Someone is flying a plane from South America to Miami. They land in Oregon to ask directions. This is analogous to the situation I was in this afternoon. A young, yuppie couple pull up next to me in a two year old BMW. They have plates which indicate they are from south of here. We are at a red light and we have about thirty seconds before the light changes. There are about 15 miles and a half a dozen turns between us and their intended destination, and they are headed in the wrong direction. Further complicating matters, I only know the name of one of the six different streets between our current location and their intended destination, and the one I know is not the street their destination is on (they don’t know the name of the street either). I give them some really vague directions: “head back to that street we just passed, cross the large body of water, and follow the signs to the Airport.” The fellow in the passenger seat replies, “is that near Tropicana Field?” “No”, I reply, “that’s on this side of the large body of water, you want to be on the other side.” Sensing my lack of ability to help, they say “so we need to cross the large body of water – o.k., we’ll find it.” Going back to the analogy, I essentially told them they needed to go south and fly over the Gulf of Mexico, and in reply they asked if Miami was near Panama.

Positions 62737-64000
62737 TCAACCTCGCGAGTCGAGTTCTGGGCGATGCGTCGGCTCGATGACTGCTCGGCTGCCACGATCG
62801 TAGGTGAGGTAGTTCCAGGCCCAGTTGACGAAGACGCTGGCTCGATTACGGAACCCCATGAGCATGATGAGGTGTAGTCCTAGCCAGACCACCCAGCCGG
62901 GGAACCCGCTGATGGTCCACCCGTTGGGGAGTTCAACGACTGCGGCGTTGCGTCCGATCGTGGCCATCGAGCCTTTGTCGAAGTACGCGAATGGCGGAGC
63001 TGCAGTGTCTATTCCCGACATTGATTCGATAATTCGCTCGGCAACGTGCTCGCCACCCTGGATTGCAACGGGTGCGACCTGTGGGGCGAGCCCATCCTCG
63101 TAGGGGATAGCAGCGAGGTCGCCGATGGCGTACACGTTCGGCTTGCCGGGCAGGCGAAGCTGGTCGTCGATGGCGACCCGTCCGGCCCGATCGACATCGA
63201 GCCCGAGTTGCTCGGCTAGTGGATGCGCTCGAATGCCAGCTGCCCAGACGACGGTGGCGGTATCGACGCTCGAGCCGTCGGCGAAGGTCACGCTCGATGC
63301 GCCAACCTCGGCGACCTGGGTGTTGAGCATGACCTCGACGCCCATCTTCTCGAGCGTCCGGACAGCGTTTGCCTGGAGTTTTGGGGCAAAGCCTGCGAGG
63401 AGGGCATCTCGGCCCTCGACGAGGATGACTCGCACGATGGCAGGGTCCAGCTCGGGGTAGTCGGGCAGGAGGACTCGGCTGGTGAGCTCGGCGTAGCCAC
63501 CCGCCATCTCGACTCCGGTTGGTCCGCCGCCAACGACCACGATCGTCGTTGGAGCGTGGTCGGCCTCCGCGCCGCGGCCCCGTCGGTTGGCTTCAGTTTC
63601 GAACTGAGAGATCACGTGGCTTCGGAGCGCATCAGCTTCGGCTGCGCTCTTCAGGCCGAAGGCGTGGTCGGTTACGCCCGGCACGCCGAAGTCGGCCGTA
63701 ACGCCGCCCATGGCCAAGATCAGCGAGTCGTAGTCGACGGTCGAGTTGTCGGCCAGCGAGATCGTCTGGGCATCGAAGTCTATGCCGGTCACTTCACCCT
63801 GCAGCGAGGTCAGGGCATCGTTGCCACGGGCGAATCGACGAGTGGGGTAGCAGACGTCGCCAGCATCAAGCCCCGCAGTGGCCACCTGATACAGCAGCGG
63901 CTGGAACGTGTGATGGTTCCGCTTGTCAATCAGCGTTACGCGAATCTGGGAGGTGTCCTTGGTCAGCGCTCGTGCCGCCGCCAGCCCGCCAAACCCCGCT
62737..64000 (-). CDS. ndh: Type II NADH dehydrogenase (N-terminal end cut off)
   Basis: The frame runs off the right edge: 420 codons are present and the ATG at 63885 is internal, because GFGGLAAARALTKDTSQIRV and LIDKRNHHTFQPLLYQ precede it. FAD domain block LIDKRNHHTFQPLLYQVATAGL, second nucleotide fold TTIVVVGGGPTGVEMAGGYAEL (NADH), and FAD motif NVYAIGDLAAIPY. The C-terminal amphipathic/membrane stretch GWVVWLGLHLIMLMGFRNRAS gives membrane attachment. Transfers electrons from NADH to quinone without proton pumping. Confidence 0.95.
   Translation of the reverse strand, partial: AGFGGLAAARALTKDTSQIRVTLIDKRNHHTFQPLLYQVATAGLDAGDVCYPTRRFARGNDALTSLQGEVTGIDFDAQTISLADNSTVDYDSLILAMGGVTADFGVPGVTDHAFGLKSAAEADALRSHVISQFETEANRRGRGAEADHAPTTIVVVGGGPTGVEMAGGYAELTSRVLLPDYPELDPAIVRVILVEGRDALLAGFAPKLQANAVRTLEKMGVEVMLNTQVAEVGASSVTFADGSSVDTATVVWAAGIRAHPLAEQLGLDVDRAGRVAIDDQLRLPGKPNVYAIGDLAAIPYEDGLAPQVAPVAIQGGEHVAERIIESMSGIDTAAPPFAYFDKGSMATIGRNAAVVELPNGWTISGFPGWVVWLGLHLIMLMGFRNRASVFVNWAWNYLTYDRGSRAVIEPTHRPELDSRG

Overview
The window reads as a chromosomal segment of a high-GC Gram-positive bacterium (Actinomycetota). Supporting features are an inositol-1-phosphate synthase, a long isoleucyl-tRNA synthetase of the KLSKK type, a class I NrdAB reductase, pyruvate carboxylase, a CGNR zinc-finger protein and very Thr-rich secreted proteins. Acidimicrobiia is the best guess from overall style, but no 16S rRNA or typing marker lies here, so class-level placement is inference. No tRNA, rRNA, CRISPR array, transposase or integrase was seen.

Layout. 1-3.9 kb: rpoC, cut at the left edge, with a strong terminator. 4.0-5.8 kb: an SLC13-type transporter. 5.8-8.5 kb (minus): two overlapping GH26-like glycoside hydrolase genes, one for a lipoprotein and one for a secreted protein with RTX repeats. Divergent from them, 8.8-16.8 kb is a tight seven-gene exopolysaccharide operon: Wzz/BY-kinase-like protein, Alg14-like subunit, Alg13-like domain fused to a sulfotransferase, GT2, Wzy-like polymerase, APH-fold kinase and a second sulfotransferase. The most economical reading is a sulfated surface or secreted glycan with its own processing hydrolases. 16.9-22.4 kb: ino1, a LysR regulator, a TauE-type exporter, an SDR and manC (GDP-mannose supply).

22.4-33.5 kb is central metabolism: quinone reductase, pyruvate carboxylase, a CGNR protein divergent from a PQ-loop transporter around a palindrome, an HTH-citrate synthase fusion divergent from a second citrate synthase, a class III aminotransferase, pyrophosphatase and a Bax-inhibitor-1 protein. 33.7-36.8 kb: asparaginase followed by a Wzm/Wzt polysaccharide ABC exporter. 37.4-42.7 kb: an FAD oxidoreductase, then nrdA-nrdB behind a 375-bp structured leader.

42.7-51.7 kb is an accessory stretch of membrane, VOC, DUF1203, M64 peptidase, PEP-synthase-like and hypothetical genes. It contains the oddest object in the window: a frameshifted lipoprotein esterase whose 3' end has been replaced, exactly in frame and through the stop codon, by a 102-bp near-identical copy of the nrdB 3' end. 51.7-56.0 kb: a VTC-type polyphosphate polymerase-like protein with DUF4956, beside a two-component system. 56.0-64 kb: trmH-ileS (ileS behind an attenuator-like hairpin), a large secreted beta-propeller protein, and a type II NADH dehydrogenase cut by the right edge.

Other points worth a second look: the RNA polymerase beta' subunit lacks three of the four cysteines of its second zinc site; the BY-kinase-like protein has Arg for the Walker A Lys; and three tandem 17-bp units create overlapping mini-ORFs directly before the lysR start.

“…We’ll find it.”
Not if you don’t get better directions.
Of course, right after I rolled up my window and the light turned green – I thought of perfect directions.